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SAVED YOU A SPOT: Queer Performance and Inclusivity in Miami

Pioneer Winter

Scenes from Ensalada de Fruta. All images credited to Lourdes Luis.

The broad spectrum of queer performance is both liberating in its ability to be so many things to so many people, and terrifying for someone who needs boundaries, definitions—a caste system to dichotomize and critique. You can see queer performance through OMFG at The Hangar, Counter Corner at the Corner Bar, Out in the Tropics Festival at the Colony Theater, by individual choreographers and theater directors at the Miami-Dade County Auditorium, Electric Sheep at Score, and it continues to grow. From Juleisy y Karla and their drag children in the House of Kunt to Octavio Campos and his international dance theatre collaborations, it is hard to discuss queer performance in Miami without missing something…so apologies in advance.

Across the board, the safest value system to mitigate both of these is to place intention, rawness, expression, and risk at the forefront. “Queer performance plays to the strengths of the performer; it’s unexpected,” says drag artist Queef Latina. “It is out of the norm and unafraid, an experiment,” says Gabriela Fernández, of the Olympia Theater. “It is gender-bending and evocative,” says Kareem Tabsch, filmmaker and co-founder of O Cinema. According to self-described ‘Madeline Albright of Transvestites’ and ‘Elder Stateswoman of Drag’ Tommy Strangie (also known as Shelley Novak), it is “a state of mind” that can include fringe artists and camp, where “the queer hand pushes the comfortable or safe art in order to further it.” Agender-identifying model and designer Chaplin Tyler says that queer performance is the “embodiment of everything all at once” and, according to performer-director and creative instigator Octavio Campos, it is “something at the edge, unknown, strange, and can’t be explained quickly.” Of note: none of these clarities necessarily have to do with who or how you’re fucking. Queer/Fem-identifying clown artist and sometimes-drag king, Cara Dodge, acknowledges that “you support who you want to fuck,” so this may rationalize the disparity in women-identifying queer artists in Miami, but to take this further would dishonor the inclusivity of queer desire.

To be clear (and not), queer is anything that is not overtly heterosexual, heteronormative, or cisgendered. For the purpose of this article, queer does not automatically imply “gay” or “lesbian,” rather an othering of some common modality. It can be a social, political, cultural, and aesthetic style and sensibility based on deliberate and self-acknowledged theatricality and expression. Self-aware representation, and even magnification, like drag, includes notions of exaggerated gestures of one form by another— not to assimilate and absorb its uniqueness, but to mimic and magnify that which makes it different in the first place. This is exactly what audiences witnessed in the inaugural queer night of Ensalada de Fruta, where they “chop[ped] up some spoken word, fresh drag and accompan[ied] it with comedy, burlesque and juggling . . . Nothing was off limits—from hair raising political statements, deep racial discussions, to a full-on queer wedding with a twist.”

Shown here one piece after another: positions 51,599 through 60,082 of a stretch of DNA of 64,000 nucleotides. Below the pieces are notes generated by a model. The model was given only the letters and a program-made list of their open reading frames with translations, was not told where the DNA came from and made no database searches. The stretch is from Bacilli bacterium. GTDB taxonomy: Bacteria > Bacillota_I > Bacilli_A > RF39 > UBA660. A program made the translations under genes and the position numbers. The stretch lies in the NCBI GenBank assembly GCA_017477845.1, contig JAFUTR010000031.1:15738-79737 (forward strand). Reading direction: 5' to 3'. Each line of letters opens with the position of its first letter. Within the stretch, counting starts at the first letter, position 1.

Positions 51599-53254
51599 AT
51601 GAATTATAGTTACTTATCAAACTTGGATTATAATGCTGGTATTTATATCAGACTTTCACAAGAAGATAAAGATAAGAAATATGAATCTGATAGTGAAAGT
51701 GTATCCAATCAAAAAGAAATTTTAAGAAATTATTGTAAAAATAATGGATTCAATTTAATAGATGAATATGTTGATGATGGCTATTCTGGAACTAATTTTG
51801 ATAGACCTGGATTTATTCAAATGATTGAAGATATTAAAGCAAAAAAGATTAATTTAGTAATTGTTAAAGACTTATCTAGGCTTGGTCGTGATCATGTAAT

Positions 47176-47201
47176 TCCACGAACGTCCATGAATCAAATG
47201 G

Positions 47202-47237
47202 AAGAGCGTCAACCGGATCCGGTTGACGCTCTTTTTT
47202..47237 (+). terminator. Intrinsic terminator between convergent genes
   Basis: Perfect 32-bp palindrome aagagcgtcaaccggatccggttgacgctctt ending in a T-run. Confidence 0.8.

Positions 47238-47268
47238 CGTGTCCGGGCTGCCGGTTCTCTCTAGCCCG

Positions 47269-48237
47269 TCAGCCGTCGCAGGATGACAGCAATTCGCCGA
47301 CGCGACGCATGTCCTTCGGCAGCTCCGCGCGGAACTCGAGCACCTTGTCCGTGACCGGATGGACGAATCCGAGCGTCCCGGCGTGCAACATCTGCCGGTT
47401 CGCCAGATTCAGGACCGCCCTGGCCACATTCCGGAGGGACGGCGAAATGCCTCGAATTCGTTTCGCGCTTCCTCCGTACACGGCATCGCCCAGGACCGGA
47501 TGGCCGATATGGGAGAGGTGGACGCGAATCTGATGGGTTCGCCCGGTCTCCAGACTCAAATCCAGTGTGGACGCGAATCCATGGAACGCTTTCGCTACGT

Tabsch remembers being at the Gay and Lesbian Film Festival and using the term “queer film”—he was asked not to by thenboard members. In order to truly embrace the canopy of queer, LGBT does not satisfy it all. Part of local change, Tabsch says, includes embracing the reclamation of the term “queer” and its meaning for inclusive, othered identities.

Ensalada de Fruta (Fruit Salad) was co-hosted by drag artist Queef Latina and Olympia Theater’s Fernández. It was held on September 21st, an auspicious date, because it fell outside of the the month of Hispanic LGBTQ Pride or Orgullo, establishing a new perspective by reframing Orgullo through the artists showcased and the audiences reached.

At the start of Ensalada de Fruta, performer Chaplin Tyler jokingly ended their show opener with, “Gender isn’t real and the world we live in is a lie.” The audience laughed in a half-knowing sort of way, leaving the ensuing acts to qualify this statement. From the virtuosic magician (“It takes balls to juggle”) to the self-implicating Reading Queer alumnus Y’señia Mina, whose poetry dedicated to her mother brought the audience to tears (“The monitor responds for you as your heart declines”), we got closer to our own unconcealment of a queer Miami performance identity.

A question came to mind: What is “distance” between the performer and the performed? While the performer may or may not be portraying a somatically human character, desires are based upon the here, now, and the assumption of what could be potentially. And there was indeed potential that evening. Gio Profera (also known as the cultural organizer and drag artist Juleisy of Juleisy y Karla— 2016’s Miami New Times Masterminds) said this about the distance between performer and being one’s self: “Being yourself is an art. The effort and beating your face, and the intention” is what turns the self outward, making it performative and emblematic.